Retired Eckerd College professor Dr. David Hastings explores the work of the UNESCO oceanographic commission
Dr. David Hastings, retired Eckerd College professor, provides a closer look at the Intergovernmental Oceanographic Commission of UNESCO and its work.
First established almost 60 years ago, the Intergovernmental Oceanographic Commission of UNESCO—the United Nations Educational, Scientific and Cultural Organization—exists to help governments address their individual and collective coastal and ocean management needs. A retired Florida-based college professor, previously of St. Petersburg’s private Presbyterian liberal arts institution Eckerd College, ocean advocate, and marine scientist Dr. David Hastings offers an expert look at the oceanographic commission’s efforts to protect the planet’s oceans.
“The Intergovernmental Oceanographic Commission of UNESCO first met in 1961 to discuss coastal and ocean research, observations, and services,” explains retired Eckerd College professor Dr. David Hastings, “and to establish a framework of knowledge, information, and technology sharing centered upon protecting the world’s precious ocean environments.”
At its inception, 40 member states joined UNESCO’s Intergovernmental Oceanographic Commission—better known simply as the IOC—including the United States of America, Canada, Mexico, the United Kingdom, Australia, France, Italy, Spain, Norway, Israel, and India.
“Sharing technology, knowledge, and other information via coordinated programs, the newly established oceanographic commission’s goal was ultimately to build capacity in terms of the ocean and coastal research, observations, and associated services,” reveals Dr. David Hastings. Today, a total of 147 member states are involved with the oceanographic commission and its work, Dr. Hastings reports.
Almost six decades since its inception, the Intergovernmental Oceanographic Commission remains the only United Nations body specialized in ocean science and services.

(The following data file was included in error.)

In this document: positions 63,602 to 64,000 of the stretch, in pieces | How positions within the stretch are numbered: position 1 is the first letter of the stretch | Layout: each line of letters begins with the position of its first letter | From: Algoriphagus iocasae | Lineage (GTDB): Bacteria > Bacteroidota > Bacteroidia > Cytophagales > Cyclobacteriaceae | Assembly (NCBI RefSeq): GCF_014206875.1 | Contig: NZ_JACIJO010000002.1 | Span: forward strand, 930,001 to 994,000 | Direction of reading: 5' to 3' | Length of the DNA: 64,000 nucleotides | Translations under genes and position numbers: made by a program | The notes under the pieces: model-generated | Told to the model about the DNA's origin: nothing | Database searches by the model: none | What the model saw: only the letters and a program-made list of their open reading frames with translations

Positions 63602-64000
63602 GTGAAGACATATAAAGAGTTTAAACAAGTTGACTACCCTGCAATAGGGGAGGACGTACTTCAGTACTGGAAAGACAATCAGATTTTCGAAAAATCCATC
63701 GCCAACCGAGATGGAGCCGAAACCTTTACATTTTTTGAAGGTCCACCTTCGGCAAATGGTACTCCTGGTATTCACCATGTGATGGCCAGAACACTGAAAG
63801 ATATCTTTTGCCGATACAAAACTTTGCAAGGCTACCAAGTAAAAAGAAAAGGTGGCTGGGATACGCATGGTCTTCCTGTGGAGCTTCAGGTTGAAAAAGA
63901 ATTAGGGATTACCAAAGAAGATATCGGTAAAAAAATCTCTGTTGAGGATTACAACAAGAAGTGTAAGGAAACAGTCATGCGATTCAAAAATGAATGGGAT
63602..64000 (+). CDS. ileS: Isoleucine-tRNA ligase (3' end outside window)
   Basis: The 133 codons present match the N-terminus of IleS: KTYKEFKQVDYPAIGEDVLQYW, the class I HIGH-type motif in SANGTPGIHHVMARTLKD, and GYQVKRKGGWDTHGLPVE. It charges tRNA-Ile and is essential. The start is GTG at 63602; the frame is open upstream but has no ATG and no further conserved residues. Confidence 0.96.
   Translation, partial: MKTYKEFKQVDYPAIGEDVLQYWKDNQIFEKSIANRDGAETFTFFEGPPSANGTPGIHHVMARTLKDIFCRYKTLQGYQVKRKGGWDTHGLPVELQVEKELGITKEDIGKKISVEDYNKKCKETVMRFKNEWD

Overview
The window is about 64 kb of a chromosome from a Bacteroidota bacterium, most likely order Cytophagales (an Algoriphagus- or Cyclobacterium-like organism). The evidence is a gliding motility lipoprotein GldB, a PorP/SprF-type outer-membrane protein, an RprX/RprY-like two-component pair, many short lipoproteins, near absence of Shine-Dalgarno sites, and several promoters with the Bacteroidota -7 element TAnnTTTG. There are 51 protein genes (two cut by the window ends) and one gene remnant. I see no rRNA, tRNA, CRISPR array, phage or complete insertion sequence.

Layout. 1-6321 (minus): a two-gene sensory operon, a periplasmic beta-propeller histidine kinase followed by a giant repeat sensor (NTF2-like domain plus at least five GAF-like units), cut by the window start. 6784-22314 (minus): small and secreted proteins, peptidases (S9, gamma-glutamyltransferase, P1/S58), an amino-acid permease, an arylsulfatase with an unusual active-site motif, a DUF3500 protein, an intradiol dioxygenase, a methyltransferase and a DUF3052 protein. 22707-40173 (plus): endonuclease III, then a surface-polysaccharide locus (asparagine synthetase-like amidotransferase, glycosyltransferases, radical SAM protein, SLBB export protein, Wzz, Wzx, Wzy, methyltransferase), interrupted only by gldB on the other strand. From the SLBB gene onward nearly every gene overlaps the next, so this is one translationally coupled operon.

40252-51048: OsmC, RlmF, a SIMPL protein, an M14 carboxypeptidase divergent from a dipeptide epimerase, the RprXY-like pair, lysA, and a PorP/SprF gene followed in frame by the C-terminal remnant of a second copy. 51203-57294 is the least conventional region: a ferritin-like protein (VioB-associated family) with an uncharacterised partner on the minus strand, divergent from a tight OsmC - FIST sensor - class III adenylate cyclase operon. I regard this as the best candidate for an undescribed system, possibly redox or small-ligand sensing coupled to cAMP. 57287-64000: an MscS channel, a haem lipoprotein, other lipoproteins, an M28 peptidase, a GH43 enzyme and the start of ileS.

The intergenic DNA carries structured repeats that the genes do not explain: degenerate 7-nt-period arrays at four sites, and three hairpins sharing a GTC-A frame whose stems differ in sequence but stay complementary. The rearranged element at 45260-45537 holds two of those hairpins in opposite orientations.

The IOC also provides a point of focus for other United Nations agencies and organizations with regards to ocean science, observations, and data exchange, according to retired Eckerd College professor Dr. David Hastings. “UNESCO’s Intergovernmental Oceanographic Commission is further responsible for a number of crucial services,” adds the retired college professor, “such as global tsunami warning systems.”
Current high-level objectives of the Intergovernmental Oceanographic Commission of UNESCO include supporting healthy ocean ecosystems and sustained ecosystem services, promoting increased resilience to climate change and ocean-based activities through scientifically-founded adaptation and mitigation strategies, spreading knowledge of emerging ocean science issues, and, as mentioned by retired Eckerd College professor Dr. David Hastings, establishing and maintaining effective early warning systems and preparedness for tsunamis and other ocean-related hazards.
Dr. David Hastings is a retired college professor, formerly of St. Petersburg’s Eckerd College, located in Pinellas County, Florida, and originally founded as Florida Presbyterian College in 1958. Dr. Hastings first arrived in the Tampa Bay Area’s second-largest city in 2000 to teach marine science and chemistry at the well respected liberal arts institution.
A lifelong advocate for the ocean retired Eckerd College professor Dr. David Hastings is passionate about protecting the planet and its oceans, with a particular focus on combating plastic pollution and ocean acidification caused by climate change. Currently, a resident of Gainesville, Florida, the retired Eckerd College professor’s hobbies includes hiking, swimming, kayaking, and canoeing.